B r a d  R o s e

Detroit, Unemployed, Three Years


Febrile verbs, flagrant shapes,
tighten with a box-end wrench, until snug.
In a certain light, everything sounds like noise to me.
My house is dreaming
I’m not in it.
I would be a man of Paris, but I’m not.
It’s this damned Detroit,
the pounding, the gunshots.
Cranking out all this GDP on two cylinders
is exhausting.
It’s sure no party trick.
Of course, I can’t say I wasn’t warned
ugly feelings are the loudest.

Tonight, I step out on the front porch for a smoke.
The sky drags itself through the vacant trees.
I’ll be damned, if my car hasn’t forgotten again, where it’s parked,
but it doesn’t matter.
It’s not going anywhere, anyway.

Tehachapi Seven Eleven

Wedged between the customers and the Marlboros,
I’m stationed at the register,
cans of Red Man, Copenhagen, Durango, and Rooster, a scrim behind me.
Salt-sweet jerky sticks stuffed in a cookie jar, 
cash in the drawer,
lottery tickets draped like flags of fictitious countries.
Scratch and win.

Outside, in the heat, the pumps line-up, white and blue,
black hoses, akimbo.
A gallon of gas costs an hour’s pay.
You can wash your car,
if you want. Or drive off, dusty.

Thursday’s my day-off.
I get up and get dressed.
The sun rises like a slow yawn.
There’s a note still on the kitchen table.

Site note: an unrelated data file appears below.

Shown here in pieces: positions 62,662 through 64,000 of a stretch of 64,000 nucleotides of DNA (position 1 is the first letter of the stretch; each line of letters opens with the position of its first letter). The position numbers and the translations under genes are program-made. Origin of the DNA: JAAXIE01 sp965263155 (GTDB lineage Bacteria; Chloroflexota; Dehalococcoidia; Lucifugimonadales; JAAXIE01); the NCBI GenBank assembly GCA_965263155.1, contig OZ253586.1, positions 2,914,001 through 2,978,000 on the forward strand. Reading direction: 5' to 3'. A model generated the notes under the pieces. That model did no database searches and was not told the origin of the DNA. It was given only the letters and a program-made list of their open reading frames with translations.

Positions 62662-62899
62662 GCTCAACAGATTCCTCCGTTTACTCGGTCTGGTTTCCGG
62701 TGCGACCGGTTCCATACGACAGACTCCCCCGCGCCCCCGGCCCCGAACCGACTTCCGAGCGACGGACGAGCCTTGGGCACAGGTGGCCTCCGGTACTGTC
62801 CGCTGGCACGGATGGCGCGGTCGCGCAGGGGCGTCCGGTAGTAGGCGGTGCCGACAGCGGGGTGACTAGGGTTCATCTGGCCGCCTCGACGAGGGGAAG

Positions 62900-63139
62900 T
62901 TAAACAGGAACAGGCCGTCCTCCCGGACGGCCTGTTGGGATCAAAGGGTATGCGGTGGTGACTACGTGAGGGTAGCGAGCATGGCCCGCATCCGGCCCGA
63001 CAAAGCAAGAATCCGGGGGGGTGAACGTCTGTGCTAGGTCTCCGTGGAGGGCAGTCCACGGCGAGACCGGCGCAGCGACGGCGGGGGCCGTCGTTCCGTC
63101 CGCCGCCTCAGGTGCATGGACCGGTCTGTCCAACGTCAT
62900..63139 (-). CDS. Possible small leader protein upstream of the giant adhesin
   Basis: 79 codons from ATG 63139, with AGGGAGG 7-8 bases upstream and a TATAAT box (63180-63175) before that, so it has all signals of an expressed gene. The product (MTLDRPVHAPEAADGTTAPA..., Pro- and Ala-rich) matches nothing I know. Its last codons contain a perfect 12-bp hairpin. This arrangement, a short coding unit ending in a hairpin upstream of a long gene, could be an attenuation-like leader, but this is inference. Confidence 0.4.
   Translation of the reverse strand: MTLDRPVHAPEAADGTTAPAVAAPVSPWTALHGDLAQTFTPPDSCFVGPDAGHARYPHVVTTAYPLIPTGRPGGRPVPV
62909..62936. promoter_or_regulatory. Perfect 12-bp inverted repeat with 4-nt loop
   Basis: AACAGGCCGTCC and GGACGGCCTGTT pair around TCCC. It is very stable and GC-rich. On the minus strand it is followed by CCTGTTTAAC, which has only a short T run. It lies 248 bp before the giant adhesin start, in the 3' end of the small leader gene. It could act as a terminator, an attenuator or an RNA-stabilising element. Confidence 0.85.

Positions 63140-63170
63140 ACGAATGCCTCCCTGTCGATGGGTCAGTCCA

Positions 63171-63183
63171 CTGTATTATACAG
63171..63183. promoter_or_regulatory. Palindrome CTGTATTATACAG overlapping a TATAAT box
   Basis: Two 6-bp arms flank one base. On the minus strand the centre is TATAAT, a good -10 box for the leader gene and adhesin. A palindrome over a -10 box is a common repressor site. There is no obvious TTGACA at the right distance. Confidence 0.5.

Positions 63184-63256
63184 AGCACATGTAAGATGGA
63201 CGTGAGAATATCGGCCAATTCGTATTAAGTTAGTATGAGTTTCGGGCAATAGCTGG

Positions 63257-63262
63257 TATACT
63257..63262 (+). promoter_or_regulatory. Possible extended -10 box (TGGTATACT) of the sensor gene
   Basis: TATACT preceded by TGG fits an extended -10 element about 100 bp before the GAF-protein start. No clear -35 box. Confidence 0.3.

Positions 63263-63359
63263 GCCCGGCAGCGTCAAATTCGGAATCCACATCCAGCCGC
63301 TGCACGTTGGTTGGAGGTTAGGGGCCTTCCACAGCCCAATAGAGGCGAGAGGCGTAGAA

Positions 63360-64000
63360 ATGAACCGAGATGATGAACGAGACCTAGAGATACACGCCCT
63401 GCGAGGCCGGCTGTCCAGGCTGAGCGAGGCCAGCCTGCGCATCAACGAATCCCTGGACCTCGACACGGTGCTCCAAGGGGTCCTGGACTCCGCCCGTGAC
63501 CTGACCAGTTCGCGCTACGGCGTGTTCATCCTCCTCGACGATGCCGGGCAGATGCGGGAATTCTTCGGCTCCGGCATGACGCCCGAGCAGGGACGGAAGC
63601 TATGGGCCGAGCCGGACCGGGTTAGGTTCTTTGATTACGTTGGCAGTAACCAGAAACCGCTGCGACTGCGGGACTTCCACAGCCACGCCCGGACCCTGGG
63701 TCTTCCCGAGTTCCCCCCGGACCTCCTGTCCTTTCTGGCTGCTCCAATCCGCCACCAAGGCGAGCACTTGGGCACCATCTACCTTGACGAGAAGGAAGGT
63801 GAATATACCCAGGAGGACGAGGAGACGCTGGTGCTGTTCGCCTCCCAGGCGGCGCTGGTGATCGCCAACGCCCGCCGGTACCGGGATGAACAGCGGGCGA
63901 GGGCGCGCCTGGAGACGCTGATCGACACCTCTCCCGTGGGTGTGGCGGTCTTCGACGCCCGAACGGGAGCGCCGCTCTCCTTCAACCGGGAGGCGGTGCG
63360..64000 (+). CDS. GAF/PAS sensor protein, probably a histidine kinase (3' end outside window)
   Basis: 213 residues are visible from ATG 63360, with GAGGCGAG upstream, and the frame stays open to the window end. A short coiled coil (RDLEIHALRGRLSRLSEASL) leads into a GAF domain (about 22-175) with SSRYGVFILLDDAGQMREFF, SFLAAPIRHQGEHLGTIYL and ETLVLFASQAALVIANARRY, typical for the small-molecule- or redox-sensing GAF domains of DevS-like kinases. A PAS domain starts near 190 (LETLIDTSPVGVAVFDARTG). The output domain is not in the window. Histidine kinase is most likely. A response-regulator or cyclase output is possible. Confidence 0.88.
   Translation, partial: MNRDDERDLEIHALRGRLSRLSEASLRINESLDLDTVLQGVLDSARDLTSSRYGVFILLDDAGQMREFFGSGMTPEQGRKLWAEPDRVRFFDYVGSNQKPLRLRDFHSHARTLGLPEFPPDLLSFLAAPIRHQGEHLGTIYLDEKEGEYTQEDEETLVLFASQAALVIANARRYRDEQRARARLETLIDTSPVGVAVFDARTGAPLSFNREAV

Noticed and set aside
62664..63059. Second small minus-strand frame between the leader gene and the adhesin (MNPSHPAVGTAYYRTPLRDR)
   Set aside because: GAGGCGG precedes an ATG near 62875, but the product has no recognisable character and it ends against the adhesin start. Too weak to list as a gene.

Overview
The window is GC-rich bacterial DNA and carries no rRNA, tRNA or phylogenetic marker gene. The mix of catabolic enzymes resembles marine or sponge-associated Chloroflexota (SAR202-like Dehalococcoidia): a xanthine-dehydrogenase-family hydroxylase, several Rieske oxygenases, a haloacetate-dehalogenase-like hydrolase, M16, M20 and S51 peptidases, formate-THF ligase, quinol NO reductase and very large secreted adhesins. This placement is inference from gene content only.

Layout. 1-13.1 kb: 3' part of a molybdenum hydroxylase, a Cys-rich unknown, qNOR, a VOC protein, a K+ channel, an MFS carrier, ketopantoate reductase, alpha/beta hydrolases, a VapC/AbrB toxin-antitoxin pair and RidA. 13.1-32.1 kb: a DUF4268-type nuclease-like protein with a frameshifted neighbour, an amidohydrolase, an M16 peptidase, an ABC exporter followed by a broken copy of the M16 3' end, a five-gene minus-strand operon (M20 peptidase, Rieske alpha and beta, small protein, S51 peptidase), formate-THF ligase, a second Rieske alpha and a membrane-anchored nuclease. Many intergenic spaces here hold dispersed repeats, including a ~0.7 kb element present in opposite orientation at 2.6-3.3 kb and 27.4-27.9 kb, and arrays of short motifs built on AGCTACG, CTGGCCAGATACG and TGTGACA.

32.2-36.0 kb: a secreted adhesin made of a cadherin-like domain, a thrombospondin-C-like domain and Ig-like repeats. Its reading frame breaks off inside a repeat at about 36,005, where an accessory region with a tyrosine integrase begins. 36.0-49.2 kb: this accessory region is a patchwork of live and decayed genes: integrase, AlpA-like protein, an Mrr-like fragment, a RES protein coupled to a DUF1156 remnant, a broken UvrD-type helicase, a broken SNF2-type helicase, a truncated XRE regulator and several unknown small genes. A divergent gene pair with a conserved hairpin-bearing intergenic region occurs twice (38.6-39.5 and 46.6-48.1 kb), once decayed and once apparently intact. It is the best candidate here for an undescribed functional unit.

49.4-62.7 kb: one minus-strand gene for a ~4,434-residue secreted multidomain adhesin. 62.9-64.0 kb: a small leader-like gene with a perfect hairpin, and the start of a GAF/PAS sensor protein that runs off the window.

It’s in her handwriting:
Go fishing, it says.
Drain the lake to catch the fish.

The house is empty now.
She took both the kids.  Neither of them was mine.
I wasn’t the first one to notice her 17 year-old,
sorry and pretty as a freshly painted bungalow,
little smudge of a smile.
The kind that runs toward trouble, not away.
I think about her.
It used to bother me, but not anymore.
You get used to it.

Force acting on an object,
speed of light, the same for everyone
gravity pulling everything down,

     rod and reel, lure and bait.


The house shoves its roof into the led gray air,

weeds ooze  through the vacant driveway,

sky squeezes down,  no temperature, to speak of.

The taste of the future is chalk in my mouth.

Fear seeps into everything, the roots, the dust, the stars.

Furniture of bones bristling in a stone-still season,

I am the emptiest room in the world.

When the bank phones I wake, like a bullet,

my dream of Spartacus rent by its ring.

Brave as he was, the slave’s dead body was never recovered.

I don’t answer, as I make myself at home.


Brad Rose was raised about a mile from where the Apollo space capsules were built, and about 240,000 miles from the moon.  He is singlehandedly attempting to paint the U.S. debt ceiling.  Links to his poetry and miniature fiction are here: http://bradrosepoetry.blogspot.com/



is now publishing poetry and prose
inspired by these, uh, "tough economic times."  

Your editors/mortgage-backed securities managers:  
Howie Good, Dale Wisely, F. John Sharp
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